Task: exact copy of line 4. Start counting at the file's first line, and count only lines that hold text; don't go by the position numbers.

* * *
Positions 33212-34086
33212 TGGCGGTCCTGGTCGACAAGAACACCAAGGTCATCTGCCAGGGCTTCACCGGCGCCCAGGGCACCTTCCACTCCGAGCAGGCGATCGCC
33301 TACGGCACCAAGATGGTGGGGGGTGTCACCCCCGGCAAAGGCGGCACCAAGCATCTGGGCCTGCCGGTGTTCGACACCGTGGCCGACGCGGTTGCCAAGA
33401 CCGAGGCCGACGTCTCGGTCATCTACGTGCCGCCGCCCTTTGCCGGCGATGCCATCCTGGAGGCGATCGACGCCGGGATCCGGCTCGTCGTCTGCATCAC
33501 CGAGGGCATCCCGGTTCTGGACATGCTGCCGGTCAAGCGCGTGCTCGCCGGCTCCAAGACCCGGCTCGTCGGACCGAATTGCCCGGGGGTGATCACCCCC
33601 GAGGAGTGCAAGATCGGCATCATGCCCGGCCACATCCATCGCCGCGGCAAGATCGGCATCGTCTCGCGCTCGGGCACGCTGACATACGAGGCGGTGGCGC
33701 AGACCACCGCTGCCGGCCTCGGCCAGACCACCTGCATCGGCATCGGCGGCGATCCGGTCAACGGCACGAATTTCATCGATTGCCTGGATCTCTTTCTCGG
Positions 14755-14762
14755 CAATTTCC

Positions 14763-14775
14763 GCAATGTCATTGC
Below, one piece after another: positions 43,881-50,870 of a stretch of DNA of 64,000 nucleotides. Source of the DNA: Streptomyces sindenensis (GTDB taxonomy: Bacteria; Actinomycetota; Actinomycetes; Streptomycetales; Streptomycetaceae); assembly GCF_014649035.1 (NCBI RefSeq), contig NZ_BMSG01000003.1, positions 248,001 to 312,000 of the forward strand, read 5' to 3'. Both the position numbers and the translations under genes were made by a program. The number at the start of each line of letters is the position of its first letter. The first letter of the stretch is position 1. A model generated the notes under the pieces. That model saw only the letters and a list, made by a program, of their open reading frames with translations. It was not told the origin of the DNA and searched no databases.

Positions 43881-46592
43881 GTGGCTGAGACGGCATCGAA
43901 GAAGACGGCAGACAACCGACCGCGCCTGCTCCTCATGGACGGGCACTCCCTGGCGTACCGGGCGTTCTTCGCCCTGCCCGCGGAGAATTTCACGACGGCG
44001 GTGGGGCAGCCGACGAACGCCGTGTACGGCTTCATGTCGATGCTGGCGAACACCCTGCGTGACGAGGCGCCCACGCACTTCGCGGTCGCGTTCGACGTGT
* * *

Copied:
33401 CCGAGGCCGACGTCTCGGTCATCTACGTGCCGCCGCCCTTTGCCGGCGATGCCATCCTGGAGGCGATCGACGCCGGGATCCGGCTCGTCGTCTGCATCAC